In conclusion, given the diverse opinions on this issue, is there a middle ground possible, considering the fact there might a need for proper identity under some circumstances? Perhaps yes, if we can look at some via media alternatives. One way is to restrict the amount of biometric data collected and instead focus on the improvements in the process adopted for collection and verification of traditional data (as is done currently for many IDs). Another aspect is to find alternatives to centralised storage of the biometric data. One possible solution is to keep biometric data private on a card (along the lines being suggested in the US). The system would then authenticate only the genuineness of the card by connecting to a central server, whereas the biometric information is authenticated by reading from the card locally. This, though inconvenient when a card is lost, would significantly address some privacy concerns. These technological solutions should be followed by legislation restricting the use of Aadhaar for the barest minimum purposes in addition to prohibiting any illegitimate collection, storage and use. All this would require the openness of UIDAI to acknowledge and engage with various groups to try to find a common meeting ground, instead of being fixed on the approaches.
(The author is a Bengaluru-based technology consultant)
Why have we not seen a single sparkling print ad in the past 15 years in India?
All those under 30 years of age may not even know this. But before the advent of colour TV in India, the country's periodicals used to be guard books of the nation's finest press advertisements. In fact, agencies like Enterprise and Trikaya (both have sold out to multinational networks now) used to compete with one another on who could put out a superior piece of work in the morning dailies. In those days, one used to read The Times of India more for the ads than the news, and I kid you not.
Here's what happened post-colour TV: the clients, especially the mass marketers, realised the medium's efficacy in terms of deeper penetrations, and moved their print ad budgets to the tube. Nothing wrong with that. And the ad agencies, suddenly saddled with this new animal called TV, where skills in the vernacular languages were paramount, swiftly promoted the language writers to the position of creative honchos. Nothing wrong with that either, that was the need of the hour.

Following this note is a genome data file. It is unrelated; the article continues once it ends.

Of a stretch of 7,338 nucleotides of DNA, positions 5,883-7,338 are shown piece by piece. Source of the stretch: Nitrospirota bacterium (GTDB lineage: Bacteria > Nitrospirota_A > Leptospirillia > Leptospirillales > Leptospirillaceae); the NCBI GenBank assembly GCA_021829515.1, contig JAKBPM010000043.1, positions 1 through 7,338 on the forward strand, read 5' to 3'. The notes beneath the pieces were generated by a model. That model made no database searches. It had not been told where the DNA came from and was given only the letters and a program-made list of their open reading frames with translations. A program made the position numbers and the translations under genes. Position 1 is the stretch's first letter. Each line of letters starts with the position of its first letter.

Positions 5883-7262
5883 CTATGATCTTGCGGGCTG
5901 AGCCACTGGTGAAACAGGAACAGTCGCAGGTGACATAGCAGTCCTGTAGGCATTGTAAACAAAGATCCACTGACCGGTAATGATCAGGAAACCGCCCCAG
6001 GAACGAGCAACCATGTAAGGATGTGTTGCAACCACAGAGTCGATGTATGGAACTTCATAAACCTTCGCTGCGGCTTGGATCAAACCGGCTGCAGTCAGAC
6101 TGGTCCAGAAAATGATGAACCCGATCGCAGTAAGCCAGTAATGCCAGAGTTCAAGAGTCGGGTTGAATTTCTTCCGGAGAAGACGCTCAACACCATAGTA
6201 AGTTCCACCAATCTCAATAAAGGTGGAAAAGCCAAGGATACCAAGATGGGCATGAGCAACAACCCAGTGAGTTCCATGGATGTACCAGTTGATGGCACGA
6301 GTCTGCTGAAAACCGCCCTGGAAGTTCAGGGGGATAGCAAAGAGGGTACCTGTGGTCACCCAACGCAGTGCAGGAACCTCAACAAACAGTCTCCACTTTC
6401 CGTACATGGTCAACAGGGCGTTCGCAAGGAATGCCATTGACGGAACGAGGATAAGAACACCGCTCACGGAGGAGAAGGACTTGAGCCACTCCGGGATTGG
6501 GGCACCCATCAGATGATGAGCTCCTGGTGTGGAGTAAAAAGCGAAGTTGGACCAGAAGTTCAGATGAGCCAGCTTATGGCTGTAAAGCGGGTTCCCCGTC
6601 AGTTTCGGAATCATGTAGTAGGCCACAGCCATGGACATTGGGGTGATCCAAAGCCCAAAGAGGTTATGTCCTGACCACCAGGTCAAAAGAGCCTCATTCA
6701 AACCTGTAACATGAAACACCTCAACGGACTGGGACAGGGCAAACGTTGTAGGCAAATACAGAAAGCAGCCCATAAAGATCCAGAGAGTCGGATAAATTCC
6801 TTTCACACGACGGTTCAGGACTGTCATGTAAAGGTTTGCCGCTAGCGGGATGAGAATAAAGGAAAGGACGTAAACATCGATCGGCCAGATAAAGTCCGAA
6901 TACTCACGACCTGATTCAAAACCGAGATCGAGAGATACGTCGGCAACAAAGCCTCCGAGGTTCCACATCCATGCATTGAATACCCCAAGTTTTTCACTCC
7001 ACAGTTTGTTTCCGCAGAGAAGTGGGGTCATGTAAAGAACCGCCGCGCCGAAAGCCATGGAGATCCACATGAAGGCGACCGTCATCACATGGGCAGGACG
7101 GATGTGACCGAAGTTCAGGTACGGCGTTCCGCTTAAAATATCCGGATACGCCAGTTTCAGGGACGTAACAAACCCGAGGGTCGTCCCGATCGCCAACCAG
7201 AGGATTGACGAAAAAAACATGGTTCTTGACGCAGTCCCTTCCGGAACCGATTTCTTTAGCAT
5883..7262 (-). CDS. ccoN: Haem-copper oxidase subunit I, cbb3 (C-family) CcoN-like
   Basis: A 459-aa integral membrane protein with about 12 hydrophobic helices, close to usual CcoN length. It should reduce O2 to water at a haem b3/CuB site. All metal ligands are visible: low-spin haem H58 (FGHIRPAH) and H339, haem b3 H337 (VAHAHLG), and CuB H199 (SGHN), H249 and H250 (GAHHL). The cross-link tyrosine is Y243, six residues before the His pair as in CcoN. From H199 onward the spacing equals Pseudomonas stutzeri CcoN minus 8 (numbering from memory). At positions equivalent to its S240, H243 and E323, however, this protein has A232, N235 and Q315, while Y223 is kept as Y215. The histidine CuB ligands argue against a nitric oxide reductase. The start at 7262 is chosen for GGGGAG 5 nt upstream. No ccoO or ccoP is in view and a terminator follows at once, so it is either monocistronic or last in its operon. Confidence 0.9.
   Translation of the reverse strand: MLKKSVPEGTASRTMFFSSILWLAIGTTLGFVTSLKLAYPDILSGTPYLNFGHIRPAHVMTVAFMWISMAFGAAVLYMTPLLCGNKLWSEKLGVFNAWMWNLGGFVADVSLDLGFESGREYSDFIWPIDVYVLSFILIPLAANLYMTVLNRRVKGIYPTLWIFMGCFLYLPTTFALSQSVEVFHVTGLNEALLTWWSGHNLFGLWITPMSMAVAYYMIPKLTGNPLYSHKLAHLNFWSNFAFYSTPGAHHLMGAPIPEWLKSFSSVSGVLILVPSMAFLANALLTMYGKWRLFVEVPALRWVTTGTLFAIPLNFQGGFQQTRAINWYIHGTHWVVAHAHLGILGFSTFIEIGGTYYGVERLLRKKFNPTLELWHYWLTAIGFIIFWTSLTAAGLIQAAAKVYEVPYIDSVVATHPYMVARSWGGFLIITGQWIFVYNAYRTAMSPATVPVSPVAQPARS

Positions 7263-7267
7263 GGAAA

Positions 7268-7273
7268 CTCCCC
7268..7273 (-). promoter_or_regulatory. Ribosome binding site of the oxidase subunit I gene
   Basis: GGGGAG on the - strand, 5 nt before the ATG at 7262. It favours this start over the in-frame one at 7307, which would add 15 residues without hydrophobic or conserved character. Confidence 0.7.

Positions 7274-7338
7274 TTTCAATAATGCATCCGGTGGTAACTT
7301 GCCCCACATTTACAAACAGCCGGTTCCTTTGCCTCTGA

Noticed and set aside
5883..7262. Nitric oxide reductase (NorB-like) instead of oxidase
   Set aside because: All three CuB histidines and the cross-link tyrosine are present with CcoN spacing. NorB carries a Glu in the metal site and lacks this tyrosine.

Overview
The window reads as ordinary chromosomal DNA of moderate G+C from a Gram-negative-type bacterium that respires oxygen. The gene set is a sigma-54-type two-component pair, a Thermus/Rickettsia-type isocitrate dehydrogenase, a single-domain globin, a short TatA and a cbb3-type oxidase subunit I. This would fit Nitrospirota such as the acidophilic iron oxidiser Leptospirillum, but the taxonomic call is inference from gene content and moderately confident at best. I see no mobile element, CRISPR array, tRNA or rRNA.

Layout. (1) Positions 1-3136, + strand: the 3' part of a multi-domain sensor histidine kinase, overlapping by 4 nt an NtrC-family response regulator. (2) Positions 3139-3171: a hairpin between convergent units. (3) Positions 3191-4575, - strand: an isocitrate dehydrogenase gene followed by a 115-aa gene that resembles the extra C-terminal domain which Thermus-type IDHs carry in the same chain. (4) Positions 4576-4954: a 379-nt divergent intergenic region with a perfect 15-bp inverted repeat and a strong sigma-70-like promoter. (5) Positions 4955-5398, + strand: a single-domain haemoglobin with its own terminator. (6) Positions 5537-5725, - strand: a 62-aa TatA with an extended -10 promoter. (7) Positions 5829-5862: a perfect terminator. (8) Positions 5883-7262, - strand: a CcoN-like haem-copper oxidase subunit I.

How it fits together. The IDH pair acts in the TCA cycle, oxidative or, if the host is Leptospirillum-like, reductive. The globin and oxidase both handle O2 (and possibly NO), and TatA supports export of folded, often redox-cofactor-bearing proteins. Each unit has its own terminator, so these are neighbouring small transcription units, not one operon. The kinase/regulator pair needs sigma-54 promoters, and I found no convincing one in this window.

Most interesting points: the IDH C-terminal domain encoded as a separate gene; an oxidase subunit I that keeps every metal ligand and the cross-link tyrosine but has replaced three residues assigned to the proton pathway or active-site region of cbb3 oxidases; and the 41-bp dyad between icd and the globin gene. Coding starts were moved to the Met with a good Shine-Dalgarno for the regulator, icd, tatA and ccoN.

However, what doesn't make sense is this: while making sure that the talent in writing TV ads bloomed, the talent to write great print ads was allowed to die. All the best English copywriters from that era either quit the business or fled the country or went into a forced creative coma. And new writers were hired purely on their skills at writing Hindi storyboards. Till today it beats me why the vernacular creative directors let this happen. This is the reason why we haven't seen a single sparkling print ad in the last 15 years in India. And the few that you do see, are scam ads created by frustrated writers, in a bid to pick up the odd award. This is also the reason why we always review TV ads in this space, the print ones having gone to the dogs.
This is not what happened in the Western nations. Colour TV arrived out there long before it did in India, but the creative directors out there made sure they also nurtured and encouraged writers who wrote good print ads, instead of sidelining or sacking them.
I think the mistake the Indian ad world has made is this: The creative directors are hiring their own clones. Dudes who think like them, talk like them, behave like them. Is that because of their own insecurity with English writers, or an unintended professional blunder, I leave that for you to decide. But one must say the right thing always is to hire people who cover your own weaknesses, and not just support your strengths.
Even now it's not too late. Even now hiring and encouraging young print writers can help the ad business put out some good print work. I don't think the medium is at fault. It's the messenger who messed things up.
The market has turned stormy again;we have entered an uncertain stretch
In our previous issue,...